There is one thing Republican Arizona Senator John McCain and the Clintons definitely have in common — their passion for power games.
Ortel, who has been looking into the Clintons Foundation's alleged fraud for the past few years, told Sputnik that the McCain-hosted annual Sedona Forum, the Clinton Global Initiative (CGI) and other private gatherings which bring together senior foreign officials and American serving politicians "seem highly suspect" and "deserve tough scrutiny" concerning "related party transactions" that likely are created behind closed doors at such events.
The McCain Institute for International Leadership
The McCain Institute for International Leadership at Arizona State University (ASU) was founded in 2012 with $8.7 million in funds leftover from McCain's 2008 futile presidential campaign.
In the introduction video, Michael M. Crow, the ASU president explains that "in the spirit of John McCain himself and the spirit of multiple generations of the McCain family, The McCain Institute for International Leadership… is an opportunity to step out and depart from the standard think tank model," which means that they are "not sitting and talking about things" but "facilitate the making of decisions."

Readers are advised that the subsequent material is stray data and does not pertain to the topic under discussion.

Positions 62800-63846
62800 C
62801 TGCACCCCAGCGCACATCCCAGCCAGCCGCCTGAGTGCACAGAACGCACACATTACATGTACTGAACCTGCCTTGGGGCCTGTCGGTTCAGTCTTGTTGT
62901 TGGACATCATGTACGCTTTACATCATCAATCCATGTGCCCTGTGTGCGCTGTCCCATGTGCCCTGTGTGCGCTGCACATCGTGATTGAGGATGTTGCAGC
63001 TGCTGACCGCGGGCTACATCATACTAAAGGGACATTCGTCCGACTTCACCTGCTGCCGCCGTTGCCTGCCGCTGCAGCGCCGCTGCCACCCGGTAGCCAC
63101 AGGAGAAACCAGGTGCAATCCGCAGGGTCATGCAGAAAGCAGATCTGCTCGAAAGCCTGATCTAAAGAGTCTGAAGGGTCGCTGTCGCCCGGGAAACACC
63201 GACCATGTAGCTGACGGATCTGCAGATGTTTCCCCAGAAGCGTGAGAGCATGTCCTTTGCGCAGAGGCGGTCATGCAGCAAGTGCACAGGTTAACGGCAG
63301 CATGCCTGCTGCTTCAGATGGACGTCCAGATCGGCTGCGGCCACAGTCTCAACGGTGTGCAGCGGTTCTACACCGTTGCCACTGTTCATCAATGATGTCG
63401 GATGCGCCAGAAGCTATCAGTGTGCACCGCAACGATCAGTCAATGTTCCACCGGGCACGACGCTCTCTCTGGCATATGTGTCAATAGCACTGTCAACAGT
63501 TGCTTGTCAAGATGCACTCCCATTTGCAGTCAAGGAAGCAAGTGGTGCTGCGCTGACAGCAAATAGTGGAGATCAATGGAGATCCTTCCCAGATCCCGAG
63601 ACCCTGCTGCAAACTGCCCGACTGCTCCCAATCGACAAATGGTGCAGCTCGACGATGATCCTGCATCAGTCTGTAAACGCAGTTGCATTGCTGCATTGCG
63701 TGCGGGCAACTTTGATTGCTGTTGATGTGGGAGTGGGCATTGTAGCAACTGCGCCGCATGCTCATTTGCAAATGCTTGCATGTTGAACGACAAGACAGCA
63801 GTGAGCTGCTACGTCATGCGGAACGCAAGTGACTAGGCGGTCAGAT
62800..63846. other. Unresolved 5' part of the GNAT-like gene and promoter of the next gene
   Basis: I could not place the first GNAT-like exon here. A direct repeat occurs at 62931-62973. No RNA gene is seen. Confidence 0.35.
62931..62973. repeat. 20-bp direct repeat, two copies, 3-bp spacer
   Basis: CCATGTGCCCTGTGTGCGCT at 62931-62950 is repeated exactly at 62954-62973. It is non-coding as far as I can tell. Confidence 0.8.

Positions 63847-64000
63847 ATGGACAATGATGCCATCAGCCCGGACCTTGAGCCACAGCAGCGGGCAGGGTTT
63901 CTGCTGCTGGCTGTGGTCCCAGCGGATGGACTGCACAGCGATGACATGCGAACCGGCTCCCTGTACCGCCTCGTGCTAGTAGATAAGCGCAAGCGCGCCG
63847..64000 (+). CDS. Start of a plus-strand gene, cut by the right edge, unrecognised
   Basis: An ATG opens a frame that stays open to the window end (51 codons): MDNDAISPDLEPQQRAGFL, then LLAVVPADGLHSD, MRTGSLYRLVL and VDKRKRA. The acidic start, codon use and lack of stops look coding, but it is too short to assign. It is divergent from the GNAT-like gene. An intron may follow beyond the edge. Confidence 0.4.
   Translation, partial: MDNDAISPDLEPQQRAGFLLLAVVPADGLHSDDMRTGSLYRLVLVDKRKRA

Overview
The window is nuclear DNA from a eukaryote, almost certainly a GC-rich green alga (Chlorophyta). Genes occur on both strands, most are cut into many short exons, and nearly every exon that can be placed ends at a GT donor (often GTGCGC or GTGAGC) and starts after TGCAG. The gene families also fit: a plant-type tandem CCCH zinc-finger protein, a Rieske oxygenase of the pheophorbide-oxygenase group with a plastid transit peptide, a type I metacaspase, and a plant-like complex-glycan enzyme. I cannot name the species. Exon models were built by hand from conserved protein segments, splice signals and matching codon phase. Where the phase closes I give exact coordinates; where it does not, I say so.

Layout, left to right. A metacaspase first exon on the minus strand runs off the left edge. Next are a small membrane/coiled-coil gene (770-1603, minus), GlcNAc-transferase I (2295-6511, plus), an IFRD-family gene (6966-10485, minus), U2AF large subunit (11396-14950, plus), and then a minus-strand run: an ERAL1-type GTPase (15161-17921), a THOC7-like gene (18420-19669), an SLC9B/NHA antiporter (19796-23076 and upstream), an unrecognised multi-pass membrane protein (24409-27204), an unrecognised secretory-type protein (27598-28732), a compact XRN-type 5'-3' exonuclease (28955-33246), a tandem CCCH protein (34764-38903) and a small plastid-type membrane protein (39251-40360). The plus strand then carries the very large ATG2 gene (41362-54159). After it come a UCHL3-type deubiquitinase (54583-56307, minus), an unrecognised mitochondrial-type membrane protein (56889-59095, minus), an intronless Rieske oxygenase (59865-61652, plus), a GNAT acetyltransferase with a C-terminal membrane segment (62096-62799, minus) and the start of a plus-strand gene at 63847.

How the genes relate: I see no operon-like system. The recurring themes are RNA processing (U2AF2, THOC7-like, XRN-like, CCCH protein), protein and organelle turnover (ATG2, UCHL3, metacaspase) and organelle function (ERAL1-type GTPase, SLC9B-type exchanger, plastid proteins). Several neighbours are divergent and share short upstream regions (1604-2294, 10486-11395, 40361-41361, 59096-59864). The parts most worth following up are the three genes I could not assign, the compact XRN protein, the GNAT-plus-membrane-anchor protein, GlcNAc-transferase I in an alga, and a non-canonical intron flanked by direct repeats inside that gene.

Pollock pointed out that the Institute's web site "only lists donors who have given '$100,000 and above,' which can be misleading," especially given Bloomberg's 2016 disclosure that the non-profit "with ties to Senator John McCain" received "a $1 million donation from the government of Saudi Arabia in 2014, according to documents filed with the US Internal Revenue Service."
The embarrassing revelation coincided with McCain seeking his sixth term in the US Senate prompting the politician to vehemently deny that he had anything to do with The McCain Institute "except that they use [his] name."
To add to the confusion, the senator rushed to cut off questions about the Saudi donation to the non-profit asked by Arizona broadcaster, KPNX Channel 12.
According to Ortel, McCain's words didn't sound convincing. It is no secret that foreign actors seeking to get along with current US politicians sometimes donate money to non-profits somehow linked to these policymakers.